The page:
Stock market investors who are young, male or who use stop losses are more likely to trade frequently and reduce returns, according to new research.
Every time shares are bought or sold, the investor incurs transaction costs – so the more you trade, the chances are that you reduce your returns.
RMIT researcher Dr Daniel Richards, a lecturer in Wealth Management in the School of Accounting, and Gizelle Willows at the University of Cape Town investigated the characteristics of frequent trading investors.
Richards said: “When we looked at 7200 UK retail investors, we found that male and younger investors traded frequently. In addition, investors who sought investment advice and investors who used stop losses also traded frequently.
“So trading frequently could be part of an investor’s learning curve as being younger and using stop losses are associated with less experienced investors.”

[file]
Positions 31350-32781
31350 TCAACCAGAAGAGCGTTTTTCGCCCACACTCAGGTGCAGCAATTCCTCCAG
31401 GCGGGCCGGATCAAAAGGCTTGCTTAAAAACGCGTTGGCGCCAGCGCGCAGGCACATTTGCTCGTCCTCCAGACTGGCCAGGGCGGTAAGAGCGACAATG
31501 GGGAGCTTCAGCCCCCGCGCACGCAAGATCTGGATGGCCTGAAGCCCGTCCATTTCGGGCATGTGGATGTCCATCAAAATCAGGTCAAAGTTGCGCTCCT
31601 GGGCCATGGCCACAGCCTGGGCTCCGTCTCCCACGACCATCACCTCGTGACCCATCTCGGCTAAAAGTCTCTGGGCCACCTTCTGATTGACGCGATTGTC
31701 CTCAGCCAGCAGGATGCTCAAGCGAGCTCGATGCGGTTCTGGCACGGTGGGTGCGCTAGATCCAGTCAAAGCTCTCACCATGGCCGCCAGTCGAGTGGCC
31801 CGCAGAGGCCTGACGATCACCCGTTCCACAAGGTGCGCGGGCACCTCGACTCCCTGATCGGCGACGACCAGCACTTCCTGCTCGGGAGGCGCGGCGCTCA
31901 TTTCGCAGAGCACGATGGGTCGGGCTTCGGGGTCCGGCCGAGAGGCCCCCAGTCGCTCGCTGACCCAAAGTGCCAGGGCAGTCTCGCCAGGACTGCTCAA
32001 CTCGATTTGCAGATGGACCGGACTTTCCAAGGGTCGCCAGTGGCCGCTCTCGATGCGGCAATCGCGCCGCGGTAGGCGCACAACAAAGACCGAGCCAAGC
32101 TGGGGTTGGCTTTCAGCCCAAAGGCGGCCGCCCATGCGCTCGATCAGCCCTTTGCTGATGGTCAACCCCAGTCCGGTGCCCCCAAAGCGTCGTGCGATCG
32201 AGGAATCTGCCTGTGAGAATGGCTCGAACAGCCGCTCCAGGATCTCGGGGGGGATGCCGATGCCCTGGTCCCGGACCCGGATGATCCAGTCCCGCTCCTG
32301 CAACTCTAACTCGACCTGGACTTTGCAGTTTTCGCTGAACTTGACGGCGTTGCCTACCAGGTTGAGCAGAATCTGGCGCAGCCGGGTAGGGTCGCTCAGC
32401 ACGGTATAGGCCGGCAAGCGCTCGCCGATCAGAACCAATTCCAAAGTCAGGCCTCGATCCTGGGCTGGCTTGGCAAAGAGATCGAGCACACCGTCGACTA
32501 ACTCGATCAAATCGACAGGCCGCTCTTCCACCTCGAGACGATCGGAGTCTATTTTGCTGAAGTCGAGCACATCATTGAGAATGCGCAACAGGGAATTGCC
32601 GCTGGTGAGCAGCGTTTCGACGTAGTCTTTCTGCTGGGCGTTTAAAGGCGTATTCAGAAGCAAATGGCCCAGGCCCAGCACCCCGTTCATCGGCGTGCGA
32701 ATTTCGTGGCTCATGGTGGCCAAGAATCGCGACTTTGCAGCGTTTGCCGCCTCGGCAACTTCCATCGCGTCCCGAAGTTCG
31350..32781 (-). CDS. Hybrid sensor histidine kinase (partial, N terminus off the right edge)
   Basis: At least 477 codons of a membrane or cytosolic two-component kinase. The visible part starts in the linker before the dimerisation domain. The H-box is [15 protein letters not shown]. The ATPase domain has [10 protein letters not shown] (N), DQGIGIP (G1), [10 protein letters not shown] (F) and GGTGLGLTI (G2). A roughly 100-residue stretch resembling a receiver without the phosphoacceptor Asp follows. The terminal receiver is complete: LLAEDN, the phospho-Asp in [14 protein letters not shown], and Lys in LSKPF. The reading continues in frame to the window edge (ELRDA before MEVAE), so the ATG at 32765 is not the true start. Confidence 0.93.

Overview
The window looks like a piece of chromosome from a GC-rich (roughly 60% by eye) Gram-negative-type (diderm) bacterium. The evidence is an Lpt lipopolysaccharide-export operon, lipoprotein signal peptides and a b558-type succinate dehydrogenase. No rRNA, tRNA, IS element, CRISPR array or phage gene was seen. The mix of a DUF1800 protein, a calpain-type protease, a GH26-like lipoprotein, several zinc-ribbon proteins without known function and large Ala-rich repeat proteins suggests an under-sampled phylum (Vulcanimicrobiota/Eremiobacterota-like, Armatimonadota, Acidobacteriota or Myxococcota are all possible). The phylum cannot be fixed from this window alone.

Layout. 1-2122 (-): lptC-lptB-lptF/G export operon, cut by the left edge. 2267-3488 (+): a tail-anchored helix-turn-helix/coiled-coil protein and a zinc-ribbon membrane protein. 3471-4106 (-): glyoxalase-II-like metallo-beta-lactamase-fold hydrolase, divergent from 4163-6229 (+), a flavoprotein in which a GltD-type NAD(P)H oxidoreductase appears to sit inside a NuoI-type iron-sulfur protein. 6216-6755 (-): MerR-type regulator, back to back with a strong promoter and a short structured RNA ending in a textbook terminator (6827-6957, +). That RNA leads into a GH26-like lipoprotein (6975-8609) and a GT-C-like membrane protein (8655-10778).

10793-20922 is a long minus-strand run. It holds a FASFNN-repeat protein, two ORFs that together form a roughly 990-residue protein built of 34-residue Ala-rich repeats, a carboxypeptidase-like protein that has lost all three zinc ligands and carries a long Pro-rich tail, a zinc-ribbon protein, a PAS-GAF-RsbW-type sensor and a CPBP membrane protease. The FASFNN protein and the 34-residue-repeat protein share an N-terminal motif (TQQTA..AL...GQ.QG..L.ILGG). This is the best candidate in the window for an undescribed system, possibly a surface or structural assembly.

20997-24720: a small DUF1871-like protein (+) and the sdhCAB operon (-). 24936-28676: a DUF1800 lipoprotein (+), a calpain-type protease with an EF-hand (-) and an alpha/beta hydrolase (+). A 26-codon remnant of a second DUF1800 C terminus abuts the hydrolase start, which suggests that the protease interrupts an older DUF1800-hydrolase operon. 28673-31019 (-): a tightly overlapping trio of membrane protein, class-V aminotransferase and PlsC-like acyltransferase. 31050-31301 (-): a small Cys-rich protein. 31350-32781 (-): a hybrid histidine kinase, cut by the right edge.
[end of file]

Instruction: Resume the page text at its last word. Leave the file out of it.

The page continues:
The researchers also found that while a minority of investors traded very frequently, the majority traded seldom.
Willows said: “Half of the trading was initiated by only 10 per cent of investors, who traded about 69 times a year or more than five times a month.
“This is vastly different to 80 per cent of investors, who traded only six times a year or once every two months.”
The researchers concluded that curbing trading frequency should be a priority for investors and policy-makers.
Richards said: “These findings are important because they show that to reduce trading frequency, only a few investors need be targeted and that such efforts should start with male, young and stop loss-using investors.
“Thankfully, in Australia investors are encouraged to hold investments for longer than 12 months to reduce Capital Gains Tax liability. Such tax incentives have their value as they serve to discourage overly active trading behaviour.”
The researchers also investigated if use of the internet and phoning a call centre to trade was associated with increased trading behaviour.
They found that the online medium increased trading activity and that phoning a call centre to trade was also related to trading frequently.
Willows said: “This looks contradictory, but these findings suggest that investors who really want to trade will employ multiple mediums in order to do so.”
The research has been published in Global Finance Journal.
Story: David Glanz